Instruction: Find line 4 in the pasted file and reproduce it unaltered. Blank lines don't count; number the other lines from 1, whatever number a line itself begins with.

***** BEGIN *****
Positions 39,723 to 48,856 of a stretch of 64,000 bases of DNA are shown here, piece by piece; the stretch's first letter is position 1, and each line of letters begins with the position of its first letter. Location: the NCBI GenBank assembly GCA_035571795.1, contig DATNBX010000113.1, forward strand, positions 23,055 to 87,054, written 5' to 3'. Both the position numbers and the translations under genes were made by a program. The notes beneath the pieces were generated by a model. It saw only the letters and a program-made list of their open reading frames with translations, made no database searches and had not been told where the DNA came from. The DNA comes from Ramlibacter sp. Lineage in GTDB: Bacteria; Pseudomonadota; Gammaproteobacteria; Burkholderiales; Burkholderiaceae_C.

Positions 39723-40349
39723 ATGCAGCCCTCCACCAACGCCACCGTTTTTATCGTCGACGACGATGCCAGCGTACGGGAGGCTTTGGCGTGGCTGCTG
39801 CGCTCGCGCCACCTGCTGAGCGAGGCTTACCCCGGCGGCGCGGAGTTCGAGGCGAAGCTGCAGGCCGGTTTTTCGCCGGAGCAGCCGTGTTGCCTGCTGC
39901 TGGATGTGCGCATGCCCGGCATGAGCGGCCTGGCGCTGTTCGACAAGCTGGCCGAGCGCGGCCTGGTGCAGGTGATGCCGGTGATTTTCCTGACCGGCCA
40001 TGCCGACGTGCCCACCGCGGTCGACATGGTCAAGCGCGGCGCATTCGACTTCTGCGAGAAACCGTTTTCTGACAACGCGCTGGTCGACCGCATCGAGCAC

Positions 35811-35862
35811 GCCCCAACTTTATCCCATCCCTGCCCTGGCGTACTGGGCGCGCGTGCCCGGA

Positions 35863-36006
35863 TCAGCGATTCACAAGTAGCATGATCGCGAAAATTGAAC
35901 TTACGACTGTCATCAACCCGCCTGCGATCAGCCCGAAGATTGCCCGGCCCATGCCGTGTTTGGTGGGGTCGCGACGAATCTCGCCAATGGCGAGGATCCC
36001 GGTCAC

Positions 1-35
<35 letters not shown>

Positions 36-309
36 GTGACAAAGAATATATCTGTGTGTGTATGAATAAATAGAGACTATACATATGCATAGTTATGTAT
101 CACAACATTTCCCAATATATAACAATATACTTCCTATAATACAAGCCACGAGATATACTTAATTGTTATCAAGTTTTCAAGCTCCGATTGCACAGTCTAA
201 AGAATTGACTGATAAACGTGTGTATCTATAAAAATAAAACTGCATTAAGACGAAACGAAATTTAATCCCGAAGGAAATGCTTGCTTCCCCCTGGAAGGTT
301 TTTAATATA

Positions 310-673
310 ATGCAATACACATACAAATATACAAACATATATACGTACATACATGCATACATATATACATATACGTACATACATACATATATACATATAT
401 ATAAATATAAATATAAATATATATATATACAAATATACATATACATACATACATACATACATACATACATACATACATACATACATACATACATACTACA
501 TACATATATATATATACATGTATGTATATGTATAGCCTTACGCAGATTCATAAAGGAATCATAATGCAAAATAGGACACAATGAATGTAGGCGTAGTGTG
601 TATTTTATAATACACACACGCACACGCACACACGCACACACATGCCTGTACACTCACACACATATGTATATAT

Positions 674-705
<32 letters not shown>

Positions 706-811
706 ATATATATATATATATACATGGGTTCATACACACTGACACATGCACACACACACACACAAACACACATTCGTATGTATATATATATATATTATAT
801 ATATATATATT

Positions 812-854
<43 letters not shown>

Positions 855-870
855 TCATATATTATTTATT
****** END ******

39801 CGCTCGCGCCACCTGCTGAGCGAGGCTTACCCCGGCGGCGCGGAGTTCGAGGCGAAGCTGCAGGCCGGTTTTTCGCCGGAGCAGCCGTGTTGCCTGCTGC